Scientists believe two-thirds of all cancers are caused by bad choices such as smoking, tanning beds, not exercising and the granddaddy of them all: a poor diet.
When it comes to diet, one of the worst types is one high in sugar. In fact, scientists are increasingly discovering a dramatic link between sugar and cancer.
A clear relationship between sugar and cancer leads scientists to two conclusions: sugar use contributes to cancer, and going without it can slow the growth of the disease.
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One hundred years ago, the average person consumed just four pounds of sugar a year. Now, most of us take in 40 times this amount -- 160 pounds a year.
Food manufacturers add enormous amounts of sugar, often in the form of high fructose corn syrup, to products we consume all day, every day, such as coffee drinks and cereal, soda and snacks -- even foods you wouldn't expect, like spaghetti sauce and peanut butter.
For instance, a tiny container of fruit-on-the-bottom yogurt has more sugar than a candy bar.
The Cancer-Sugar Link
Now scientists tell us sugar directly influences cancer cells. The amount we consume can either feed those cells or starve them.
In a study conducted at the University of Texas MD Anderson Cancer Center, researchers fed mice diets high in sugar and observed they had a higher incidence in breast and lung cancer.
"We determined that it was specifically fructose, in table sugar and high-fructose corn syrup, ubiquitous within our food system, which was responsible for facilitating lung metastasis and 12-HETE production in breast tumors," co-author Dr. Lorenzo Cohen, professor of Palliative, Rehabilitation, and Integrative Medicine, said.
"We found that sucrose intake in mice comparable to levels of Western diets led to increased tumor growth and metastasis, when compared to a non-sugar starch diet," Dr. Peiying Yang, assistant professor of Palliative, Rehabilitation, and Integrative Medicine, said.
The study suggests a diet high in sugar can contribute to the formation of cancer. It also suggests that diet can make a difference in the treatment of a person who has already been diagnosed with cancer.
A Death Sentence
Fred Hatfield knows that first hand.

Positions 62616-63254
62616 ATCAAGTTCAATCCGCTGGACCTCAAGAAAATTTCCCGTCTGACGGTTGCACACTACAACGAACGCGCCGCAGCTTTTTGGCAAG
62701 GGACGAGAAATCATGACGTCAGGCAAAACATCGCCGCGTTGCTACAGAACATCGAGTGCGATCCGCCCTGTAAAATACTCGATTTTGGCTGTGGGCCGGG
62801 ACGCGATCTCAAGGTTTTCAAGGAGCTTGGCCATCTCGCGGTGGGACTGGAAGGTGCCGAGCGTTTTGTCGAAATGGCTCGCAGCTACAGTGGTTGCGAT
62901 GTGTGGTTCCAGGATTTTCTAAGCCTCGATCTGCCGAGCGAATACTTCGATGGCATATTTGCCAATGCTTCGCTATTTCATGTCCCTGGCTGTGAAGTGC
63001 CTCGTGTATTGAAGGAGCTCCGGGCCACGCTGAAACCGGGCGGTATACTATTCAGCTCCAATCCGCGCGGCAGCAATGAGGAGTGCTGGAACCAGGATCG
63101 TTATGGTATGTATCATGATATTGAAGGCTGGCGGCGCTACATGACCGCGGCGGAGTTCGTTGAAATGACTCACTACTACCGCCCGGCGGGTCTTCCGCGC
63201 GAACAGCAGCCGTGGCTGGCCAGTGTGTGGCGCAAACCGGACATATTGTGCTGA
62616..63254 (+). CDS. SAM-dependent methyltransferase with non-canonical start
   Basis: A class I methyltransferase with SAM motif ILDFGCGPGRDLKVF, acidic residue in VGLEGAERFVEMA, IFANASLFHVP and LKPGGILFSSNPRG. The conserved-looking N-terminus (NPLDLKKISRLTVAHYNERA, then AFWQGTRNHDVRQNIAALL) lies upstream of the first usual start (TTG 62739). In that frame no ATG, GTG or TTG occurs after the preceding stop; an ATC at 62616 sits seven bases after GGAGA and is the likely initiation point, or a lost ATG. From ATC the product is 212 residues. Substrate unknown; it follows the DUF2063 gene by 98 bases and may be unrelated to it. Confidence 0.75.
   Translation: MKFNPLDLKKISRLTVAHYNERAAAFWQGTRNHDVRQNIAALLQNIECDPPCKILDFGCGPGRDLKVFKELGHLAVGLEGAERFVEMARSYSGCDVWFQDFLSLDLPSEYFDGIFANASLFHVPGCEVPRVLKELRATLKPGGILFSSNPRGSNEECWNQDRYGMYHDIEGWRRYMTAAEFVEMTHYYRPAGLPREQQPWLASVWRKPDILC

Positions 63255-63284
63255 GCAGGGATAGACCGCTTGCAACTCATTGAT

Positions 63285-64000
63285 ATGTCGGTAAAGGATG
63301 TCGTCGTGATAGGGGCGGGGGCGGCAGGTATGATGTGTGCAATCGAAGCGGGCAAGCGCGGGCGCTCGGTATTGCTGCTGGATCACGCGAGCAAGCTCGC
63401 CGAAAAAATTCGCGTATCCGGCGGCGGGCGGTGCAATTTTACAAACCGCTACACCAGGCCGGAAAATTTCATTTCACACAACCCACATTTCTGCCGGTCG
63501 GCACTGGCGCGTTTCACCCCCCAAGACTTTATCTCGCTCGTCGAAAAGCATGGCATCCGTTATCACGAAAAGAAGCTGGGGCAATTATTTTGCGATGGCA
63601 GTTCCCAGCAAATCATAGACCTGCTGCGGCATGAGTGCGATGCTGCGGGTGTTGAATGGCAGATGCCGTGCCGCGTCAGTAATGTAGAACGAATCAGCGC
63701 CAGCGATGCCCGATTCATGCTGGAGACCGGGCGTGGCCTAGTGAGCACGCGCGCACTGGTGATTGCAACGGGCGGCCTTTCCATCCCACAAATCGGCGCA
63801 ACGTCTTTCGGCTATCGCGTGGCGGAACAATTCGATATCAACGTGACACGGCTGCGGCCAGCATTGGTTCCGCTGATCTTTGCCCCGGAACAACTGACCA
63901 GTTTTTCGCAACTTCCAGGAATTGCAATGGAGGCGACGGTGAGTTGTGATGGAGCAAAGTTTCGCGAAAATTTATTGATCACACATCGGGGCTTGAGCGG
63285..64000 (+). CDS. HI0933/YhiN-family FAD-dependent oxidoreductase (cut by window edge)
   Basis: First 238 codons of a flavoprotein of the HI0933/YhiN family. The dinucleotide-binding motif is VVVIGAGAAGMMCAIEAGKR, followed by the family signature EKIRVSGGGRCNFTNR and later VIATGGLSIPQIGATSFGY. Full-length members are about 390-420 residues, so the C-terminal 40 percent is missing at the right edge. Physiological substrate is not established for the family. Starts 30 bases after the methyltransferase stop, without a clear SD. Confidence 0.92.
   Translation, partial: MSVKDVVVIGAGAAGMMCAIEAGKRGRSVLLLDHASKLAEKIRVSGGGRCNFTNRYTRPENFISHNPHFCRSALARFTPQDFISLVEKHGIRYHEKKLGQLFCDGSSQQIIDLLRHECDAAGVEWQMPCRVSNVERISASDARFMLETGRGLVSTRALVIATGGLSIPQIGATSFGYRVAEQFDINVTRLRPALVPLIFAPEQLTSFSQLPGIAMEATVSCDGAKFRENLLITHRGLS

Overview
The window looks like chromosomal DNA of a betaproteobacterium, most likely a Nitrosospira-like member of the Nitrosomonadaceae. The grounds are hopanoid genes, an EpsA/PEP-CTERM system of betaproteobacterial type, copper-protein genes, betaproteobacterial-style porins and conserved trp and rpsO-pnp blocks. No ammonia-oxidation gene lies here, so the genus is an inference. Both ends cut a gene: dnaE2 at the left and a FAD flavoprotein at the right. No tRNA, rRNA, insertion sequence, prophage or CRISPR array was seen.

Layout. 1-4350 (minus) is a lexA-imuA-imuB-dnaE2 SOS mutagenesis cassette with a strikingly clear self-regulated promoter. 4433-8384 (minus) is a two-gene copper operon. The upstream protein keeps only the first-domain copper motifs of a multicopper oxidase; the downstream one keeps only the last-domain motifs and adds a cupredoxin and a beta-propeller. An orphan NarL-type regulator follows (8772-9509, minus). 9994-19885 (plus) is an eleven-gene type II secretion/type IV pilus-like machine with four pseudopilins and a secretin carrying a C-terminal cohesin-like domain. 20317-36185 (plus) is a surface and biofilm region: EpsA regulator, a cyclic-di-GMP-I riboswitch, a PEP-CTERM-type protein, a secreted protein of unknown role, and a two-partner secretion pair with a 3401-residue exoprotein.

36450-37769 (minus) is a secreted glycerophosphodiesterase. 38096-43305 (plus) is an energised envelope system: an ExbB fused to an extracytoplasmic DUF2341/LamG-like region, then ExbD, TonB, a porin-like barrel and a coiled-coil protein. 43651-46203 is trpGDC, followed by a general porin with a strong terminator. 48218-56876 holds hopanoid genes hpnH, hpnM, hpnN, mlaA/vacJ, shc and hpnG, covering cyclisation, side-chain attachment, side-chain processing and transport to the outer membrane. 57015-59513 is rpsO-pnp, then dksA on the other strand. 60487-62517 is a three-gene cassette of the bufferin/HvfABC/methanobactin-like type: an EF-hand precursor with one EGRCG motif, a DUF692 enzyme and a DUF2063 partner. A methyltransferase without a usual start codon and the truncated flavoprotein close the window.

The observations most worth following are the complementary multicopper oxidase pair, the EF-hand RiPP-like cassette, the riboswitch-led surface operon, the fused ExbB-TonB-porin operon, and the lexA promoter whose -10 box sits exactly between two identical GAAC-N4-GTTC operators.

"It just absolutely amazes me that medical science is just now finding this out," he said.
In 2012 he received what amounted to a death sentence, but four years later he told CBN News about the changes he made that had given him a new lease on life.
"The doctors gave me three months to live because of widespread metastatic cancer in my skeletal structure," Hatfield said. "Three months. Three different doctors told me that same thing."
His wife Gloria recalls getting the news.
"It's a horrible, horrible feeling to have someone tell you that the person you love only has three months to live and you're not going to be with him anymore," she said.
The Ketogenetic Diet
Then Hatfield heard about a low-sugar diet, called the ketogenic diet, believed to slow cancer in some people. With nothing to lose, he gave it a try, and to his astonishment, it worked.
"And the cancer was gone," he said. "Completely."
Hatfield's recovery didn't surprise Dr. Dominic D'Agostino. His team at the University of South Florida discovered mice with highly aggressive metastatic cancer continue living when fed a ketogenic diet.
"We have dramatically increased survival with metabolic therapy," he told CBN News. "So we think it's important to get this information out."
And it's not just lab animals. D'Agostino has seen similar results in humans.
"I've been in correspondence with a number of people and all of them are still alive, despite the odds," he said. "So this is very encouraging."
The ketogenic diet means no sugar and no starchy carbohydrates like bread and pasta, which convert to sugar. D'Agostino says cancer cells love sugar and starch because cancer thrives on the glucose from those foods.
Conversely, removing the glucose results in starvation for the cancer cells. Glucose also fuels our healthy cells, but if it's not there, those cells can switch to an alternate fuel source called ketone bodies.
Cancer cells only run on glucose. D'Agostino says the deficiency in cancer cells can be used to defeat them.
"Your normal cells have the metabolic flexibility to adapt from using glucose to using ketone bodies," he explained. "But cancer cells lack this metabolic flexibility. So we can exploit that."
Since processed food contains so much sugar and starch, people following the ketogenic diet tend to cook whole foods at home from scratch.
Gloria said switching to the ketogenic diet was easy.
"You can go online and there's cookbooks. It's clean eating, just very clean eating. None of the sugars, salts, the trash food, " she said.
When it comes to cancer, sugar is considered public enemy number one. Avoiding it could lead to prevention or slowing it down in people fighting the disease.
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